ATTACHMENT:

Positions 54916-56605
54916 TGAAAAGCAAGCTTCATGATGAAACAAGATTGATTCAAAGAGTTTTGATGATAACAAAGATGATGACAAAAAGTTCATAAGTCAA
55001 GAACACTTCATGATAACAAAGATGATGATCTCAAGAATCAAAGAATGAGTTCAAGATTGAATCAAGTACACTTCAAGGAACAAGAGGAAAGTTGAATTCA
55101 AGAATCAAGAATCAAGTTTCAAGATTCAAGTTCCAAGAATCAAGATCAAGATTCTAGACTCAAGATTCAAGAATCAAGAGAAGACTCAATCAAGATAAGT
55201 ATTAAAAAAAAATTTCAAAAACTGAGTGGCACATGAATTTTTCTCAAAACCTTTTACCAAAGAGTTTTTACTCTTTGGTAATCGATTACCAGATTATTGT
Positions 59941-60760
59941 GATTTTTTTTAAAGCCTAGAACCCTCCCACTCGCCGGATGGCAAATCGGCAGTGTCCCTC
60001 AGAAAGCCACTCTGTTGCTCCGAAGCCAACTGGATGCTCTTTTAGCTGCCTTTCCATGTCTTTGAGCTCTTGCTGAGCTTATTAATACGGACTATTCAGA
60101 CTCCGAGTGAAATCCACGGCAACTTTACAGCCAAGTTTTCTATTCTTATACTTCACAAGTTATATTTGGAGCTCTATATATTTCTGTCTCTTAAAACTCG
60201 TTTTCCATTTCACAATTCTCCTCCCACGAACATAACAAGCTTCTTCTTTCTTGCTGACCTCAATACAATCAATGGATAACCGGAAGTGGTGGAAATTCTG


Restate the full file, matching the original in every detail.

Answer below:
Positions 54916-56605
54916 TGAAAAGCAAGCTTCATGATGAAACAAGATTGATTCAAAGAGTTTTGATGATAACAAAGATGATGACAAAAAGTTCATAAGTCAA
55001 GAACACTTCATGATAACAAAGATGATGATCTCAAGAATCAAAGAATGAGTTCAAGATTGAATCAAGTACACTTCAAGGAACAAGAGGAAAGTTGAATTCA
55101 AGAATCAAGAATCAAGTTTCAAGATTCAAGTTCCAAGAATCAAGATCAAGATTCTAGACTCAAGATTCAAGAATCAAGAGAAGACTCAATCAAGATAAGT
55201 ATTAAAAAAAAATTTCAAAAACTGAGTGGCACATGAATTTTTCTCAAAACCTTTTACCAAAGAGTTTTTACTCTTTGGTAATCGATTACCAGATTATTGT
Positions 59941-60760
59941 GATTTTTTTTAAAGCCTAGAACCCTCCCACTCGCCGGATGGCAAATCGGCAGTGTCCCTC
60001 AGAAAGCCACTCTGTTGCTCCGAAGCCAACTGGATGCTCTTTTAGCTGCCTTTCCATGTCTTTGAGCTCTTGCTGAGCTTATTAATACGGACTATTCAGA
60101 CTCCGAGTGAAATCCACGGCAACTTTACAGCCAAGTTTTCTATTCTTATACTTCACAAGTTATATTTGGAGCTCTATATATTTCTGTCTCTTAAAACTCG
60201 TTTTCCATTTCACAATTCTCCTCCCACGAACATAACAAGCTTCTTCTTTCTTGCTGACCTCAATACAATCAATGGATAACCGGAAGTGGTGGAAATTCTG